Could you please expand on the "lot less flexible than iptables" comment? In my experience, I've found it to be far far more flexible than iptables. With the ability to update tables in pf from userspace, not to mention the insane performance boost from tables over individual rules, it's not only more flexible but outperforms iptables.
Setting up class-based or priority-based queues is also ridiculously easy with pf and included right in the code, not as some add-on. One of the features mentioned in the article about nftables is the ability to easily jump to a different rule or class of rules. This was solved years and years ago by pf with the use of anchors.
As far as features go, I just gave you three. There are plenty more (scrubbing packets and antispoof instantly come to mind), but perhaps the best is the sane and clearly readable syntax for pf, not to mention the more powerful pfctl tool.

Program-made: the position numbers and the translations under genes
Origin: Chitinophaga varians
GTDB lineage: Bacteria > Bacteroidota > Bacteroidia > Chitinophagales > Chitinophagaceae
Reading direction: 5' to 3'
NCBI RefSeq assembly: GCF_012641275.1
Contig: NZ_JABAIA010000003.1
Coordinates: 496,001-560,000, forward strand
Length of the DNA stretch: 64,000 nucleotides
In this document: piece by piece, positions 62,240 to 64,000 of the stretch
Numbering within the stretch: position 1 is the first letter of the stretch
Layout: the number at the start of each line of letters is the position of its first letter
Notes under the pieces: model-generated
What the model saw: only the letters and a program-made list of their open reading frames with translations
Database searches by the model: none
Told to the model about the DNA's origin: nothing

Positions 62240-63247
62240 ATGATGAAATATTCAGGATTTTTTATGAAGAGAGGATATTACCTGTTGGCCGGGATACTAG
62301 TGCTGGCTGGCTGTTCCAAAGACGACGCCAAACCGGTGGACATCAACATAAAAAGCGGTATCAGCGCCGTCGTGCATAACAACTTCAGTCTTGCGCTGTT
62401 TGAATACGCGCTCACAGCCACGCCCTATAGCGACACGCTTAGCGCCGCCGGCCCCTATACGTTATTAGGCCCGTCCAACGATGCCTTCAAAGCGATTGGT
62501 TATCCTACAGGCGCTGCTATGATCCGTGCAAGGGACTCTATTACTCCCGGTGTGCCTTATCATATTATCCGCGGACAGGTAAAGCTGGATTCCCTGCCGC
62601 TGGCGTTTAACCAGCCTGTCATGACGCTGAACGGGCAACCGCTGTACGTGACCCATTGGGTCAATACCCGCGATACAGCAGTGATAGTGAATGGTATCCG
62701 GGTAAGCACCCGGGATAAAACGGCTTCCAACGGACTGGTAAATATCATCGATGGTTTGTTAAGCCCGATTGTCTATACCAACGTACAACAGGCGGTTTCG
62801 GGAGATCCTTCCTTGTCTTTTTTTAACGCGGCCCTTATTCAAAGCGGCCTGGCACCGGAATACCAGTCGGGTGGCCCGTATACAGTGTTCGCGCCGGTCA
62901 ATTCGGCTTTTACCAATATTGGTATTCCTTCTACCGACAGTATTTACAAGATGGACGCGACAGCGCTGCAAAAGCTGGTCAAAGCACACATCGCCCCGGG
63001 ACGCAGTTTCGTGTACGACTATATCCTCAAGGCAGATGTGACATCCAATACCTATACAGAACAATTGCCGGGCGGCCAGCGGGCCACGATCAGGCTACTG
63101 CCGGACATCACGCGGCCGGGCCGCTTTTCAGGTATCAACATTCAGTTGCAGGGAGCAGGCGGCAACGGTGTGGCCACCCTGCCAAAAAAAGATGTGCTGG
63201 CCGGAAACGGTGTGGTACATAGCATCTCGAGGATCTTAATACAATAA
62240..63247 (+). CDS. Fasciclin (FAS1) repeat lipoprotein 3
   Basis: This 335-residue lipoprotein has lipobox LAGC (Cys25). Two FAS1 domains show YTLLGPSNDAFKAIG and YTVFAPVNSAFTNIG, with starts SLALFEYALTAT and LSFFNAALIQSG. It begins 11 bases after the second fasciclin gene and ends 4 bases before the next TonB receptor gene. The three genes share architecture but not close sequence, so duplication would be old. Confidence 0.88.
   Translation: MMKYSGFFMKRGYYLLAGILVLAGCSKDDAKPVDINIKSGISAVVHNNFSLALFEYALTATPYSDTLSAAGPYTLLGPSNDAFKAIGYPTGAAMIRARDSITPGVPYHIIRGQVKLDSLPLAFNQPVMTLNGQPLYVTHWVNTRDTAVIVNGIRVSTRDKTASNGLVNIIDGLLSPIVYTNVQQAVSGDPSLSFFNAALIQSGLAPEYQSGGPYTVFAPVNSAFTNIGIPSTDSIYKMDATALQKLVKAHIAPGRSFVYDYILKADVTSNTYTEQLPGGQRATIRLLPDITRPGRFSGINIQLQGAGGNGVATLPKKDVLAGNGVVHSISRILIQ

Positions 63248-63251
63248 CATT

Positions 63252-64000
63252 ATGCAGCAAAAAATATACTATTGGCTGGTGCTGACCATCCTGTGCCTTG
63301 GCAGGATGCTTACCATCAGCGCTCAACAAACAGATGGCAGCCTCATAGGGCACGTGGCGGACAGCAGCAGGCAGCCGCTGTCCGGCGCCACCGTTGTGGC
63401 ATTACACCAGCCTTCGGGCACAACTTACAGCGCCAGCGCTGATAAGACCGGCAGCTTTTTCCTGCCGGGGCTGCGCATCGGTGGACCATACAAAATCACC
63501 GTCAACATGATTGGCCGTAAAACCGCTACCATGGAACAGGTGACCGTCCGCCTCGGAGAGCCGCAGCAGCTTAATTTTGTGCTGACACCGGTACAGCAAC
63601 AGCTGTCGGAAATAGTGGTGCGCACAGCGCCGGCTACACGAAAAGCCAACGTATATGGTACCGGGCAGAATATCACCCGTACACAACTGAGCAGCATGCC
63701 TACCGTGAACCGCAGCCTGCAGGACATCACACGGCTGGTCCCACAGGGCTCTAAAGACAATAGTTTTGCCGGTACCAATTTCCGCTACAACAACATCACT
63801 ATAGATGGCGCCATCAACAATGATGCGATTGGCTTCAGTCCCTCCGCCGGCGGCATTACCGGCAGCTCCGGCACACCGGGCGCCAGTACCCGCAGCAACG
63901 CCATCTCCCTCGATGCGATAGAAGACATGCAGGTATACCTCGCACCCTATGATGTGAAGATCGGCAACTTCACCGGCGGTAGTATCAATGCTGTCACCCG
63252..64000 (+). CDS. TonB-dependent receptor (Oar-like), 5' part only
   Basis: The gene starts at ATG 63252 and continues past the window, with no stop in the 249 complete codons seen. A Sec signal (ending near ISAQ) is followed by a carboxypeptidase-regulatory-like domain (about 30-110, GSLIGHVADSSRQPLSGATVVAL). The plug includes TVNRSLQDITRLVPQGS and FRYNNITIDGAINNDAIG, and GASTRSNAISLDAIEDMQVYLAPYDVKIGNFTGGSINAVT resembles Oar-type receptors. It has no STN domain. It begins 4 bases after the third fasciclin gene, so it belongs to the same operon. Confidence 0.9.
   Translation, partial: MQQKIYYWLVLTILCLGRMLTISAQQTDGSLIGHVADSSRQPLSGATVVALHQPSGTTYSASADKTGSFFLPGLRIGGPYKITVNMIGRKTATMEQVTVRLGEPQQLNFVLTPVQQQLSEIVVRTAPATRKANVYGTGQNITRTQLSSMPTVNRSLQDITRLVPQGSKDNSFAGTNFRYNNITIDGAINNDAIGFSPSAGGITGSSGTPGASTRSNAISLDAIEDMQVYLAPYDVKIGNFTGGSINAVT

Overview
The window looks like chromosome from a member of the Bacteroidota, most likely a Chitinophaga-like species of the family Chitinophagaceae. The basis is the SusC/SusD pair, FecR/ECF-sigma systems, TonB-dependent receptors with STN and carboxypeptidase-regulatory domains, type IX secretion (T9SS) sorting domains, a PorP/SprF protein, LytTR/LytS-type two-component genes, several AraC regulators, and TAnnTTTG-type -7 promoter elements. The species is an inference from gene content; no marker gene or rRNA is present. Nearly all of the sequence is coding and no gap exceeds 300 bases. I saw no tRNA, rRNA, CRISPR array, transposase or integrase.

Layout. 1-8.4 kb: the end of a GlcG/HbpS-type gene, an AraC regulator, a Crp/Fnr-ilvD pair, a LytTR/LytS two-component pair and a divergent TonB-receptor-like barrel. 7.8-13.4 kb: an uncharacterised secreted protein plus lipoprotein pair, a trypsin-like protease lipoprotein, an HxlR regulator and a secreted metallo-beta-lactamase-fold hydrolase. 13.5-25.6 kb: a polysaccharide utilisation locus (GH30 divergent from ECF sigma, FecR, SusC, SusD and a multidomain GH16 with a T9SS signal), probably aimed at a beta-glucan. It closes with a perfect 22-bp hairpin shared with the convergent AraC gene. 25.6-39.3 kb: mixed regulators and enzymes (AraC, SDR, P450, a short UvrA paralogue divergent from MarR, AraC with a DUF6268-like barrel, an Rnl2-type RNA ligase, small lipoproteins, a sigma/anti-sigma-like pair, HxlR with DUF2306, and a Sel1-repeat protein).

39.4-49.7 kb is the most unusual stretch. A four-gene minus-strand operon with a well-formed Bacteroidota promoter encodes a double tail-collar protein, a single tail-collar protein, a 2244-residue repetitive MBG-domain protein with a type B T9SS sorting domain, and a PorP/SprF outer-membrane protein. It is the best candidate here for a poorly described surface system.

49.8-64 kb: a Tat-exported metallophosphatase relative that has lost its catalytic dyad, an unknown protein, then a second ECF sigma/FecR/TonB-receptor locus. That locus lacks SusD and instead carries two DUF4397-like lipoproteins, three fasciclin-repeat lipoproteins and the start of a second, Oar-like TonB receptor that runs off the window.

As for porting, pf originated with OpenBSD and has been ported to FreeBSD, NetBSD, and Dragonfly BSD. I'm not programmer though, so I can't say for certain how easy it would be to port to Linux, but my understanding is that there are some fairly radical architecture differences in those four BSDs, particularly in regards to the new off-shoot Dragonfly. I would make a SWAG that porting it wouldn't be any more difficult than writing an entirely new packet filter.
 There's an out-of-tree module for iptables that allows binary lists and functions similarly to pf's tables I'm told.
 As compared to iptables. I have not looked at the userspace component of nftables at all.